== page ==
Prison conditions in Poland



The basic document that organizes functioning of polish penitentiary system in matters of rights and duties of prisoners is criminal Executive Penal Code (ustawa z dnia 6 czerwca 1997 r. Kodeks Karny Wykonawczy). However, the basic act that regulates duties and structure of prison authorities is the act of 9th of April 2010 on Prison Service (ustawa z dnia 9 kwietnia 2010 r. o Służbie Więziennej). Elaboration and complementation of provisions of criminal executive code can be found in Minister of Justice’s Ordinance on the organizational rules of the execution of imprisonment and in Ordinance on the organizational rules of pre – trial detention]. More precise rules of conditions of serving a sentence are delivered by directors of prison units in special internal provisions of the penitentiary unit (known as “Porządki wewnętrzne Zakładu Karnego”).
Polish penitentiary system is governed by Minister of Justice. It is responsible for Prison Service – an uniformed and armed formation – governed by General Director of Prison Service (Dyrektor Generalny Służby Więziennej). General Director of Prison Service is nominated by Prime Minister on application by Minister of Justice. General Director of Prison Service leads a Central Board of Prison Service. He is responsible for 15 Circuit Inspectors of Prisons Service who are in charge of Penitentiary Units on their jurisdiction. Penitentiary Units are run by directors who are nominated (and dismissed) by General Director of Prison Service on application by proper Circuit Director. The scope of activities of Director of Penitentiary Unit makes him oblige in particular to:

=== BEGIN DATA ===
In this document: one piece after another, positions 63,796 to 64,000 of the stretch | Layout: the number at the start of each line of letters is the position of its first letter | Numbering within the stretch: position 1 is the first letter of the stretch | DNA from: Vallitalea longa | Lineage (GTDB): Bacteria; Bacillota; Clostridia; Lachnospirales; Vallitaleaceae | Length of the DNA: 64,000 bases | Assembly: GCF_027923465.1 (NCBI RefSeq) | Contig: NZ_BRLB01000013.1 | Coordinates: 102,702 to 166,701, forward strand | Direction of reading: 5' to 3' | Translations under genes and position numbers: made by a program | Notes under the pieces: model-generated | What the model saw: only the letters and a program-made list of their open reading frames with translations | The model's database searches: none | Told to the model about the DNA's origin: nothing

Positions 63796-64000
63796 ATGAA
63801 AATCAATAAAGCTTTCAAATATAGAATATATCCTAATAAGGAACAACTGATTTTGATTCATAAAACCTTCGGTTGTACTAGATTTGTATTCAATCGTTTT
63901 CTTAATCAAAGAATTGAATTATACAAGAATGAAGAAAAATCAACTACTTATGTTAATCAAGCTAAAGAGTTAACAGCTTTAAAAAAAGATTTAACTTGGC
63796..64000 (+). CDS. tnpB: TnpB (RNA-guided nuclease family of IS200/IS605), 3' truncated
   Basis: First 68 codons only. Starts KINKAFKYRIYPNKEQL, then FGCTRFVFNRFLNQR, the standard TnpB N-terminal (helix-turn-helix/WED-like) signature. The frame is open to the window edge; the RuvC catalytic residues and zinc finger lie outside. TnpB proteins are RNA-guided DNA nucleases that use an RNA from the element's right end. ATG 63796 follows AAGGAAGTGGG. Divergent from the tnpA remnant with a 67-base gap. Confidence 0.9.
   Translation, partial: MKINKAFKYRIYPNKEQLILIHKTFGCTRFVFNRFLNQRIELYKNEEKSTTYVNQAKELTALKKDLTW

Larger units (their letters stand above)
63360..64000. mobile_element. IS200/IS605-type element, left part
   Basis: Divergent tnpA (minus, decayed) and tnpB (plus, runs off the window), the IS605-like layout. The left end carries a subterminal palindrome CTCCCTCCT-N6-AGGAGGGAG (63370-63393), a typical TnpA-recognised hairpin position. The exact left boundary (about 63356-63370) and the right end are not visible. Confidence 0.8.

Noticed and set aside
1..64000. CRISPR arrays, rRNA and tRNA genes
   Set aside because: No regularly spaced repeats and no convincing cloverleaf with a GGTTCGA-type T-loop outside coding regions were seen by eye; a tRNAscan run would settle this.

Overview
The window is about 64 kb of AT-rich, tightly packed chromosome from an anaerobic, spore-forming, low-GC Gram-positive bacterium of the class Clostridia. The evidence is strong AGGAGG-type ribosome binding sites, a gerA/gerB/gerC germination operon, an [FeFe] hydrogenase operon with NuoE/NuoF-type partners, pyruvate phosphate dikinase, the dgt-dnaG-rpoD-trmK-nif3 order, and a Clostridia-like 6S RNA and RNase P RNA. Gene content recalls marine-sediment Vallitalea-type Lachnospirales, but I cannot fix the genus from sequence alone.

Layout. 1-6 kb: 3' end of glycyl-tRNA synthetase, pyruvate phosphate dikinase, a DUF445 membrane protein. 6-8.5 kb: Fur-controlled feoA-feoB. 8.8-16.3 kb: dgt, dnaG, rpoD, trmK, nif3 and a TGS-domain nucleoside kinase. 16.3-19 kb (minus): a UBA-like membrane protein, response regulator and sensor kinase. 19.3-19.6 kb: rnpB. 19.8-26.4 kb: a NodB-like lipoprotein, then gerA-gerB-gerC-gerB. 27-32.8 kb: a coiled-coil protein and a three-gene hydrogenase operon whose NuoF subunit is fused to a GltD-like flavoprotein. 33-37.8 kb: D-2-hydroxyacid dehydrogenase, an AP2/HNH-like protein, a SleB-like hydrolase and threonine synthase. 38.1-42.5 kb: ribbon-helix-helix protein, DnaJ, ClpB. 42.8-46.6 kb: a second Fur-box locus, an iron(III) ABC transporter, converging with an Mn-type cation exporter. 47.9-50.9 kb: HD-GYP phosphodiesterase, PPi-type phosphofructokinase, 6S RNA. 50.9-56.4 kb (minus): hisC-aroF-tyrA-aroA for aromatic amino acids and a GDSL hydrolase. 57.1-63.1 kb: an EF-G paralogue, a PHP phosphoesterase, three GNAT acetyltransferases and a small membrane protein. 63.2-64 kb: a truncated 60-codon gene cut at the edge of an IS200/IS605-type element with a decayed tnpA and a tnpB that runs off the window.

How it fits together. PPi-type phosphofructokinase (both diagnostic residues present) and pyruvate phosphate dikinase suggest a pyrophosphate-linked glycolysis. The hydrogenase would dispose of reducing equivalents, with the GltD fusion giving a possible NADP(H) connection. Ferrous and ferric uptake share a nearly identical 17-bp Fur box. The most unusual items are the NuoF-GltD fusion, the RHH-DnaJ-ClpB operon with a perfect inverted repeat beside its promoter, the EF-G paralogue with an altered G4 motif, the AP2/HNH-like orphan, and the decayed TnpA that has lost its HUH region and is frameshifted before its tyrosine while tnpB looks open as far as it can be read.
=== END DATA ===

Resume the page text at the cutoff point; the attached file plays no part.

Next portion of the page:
1) coordination of penitentiary actions carried inside Penitentiary Unit and supervising them
2) assuring proper and lawful execution of prison sentence and preliminary detention and assuring security and order in Penitentiary Unit
3) supervising schools and medical units running inside Penitentiary Unit
4) rational using financial recourses5) assuring appropriate staff and developing their qualifications
6) determine amount of worksites in Penitentiary Unit
7) realization of duties presented in other acts 

In Poland there is 156 Penitentiary Units (prisons and remand centers). The biggest one has 1.620 places (Areszt Śledczy Warszawa – Białołęka), the smallest one has 56 (Areszt Śledczy in Świnoujście).
Buildings in Penitentiary Units came from various time periods. Most of them were built in XIX and XX century. However, some of them came even from medieval (Kronowo, Nowogard, Barczewo) and from XVII and XVIII century (Nowy Wiślicz, Kamień Pomorski). Most of prison built in XIX were designed to be a penitentiary unit. Earlier units were mostly transformed from religious facilities (monasteries). However penitentiary units built in XIX century were planned to be outside of the cities nowadays they are often in their centers (Siedlce).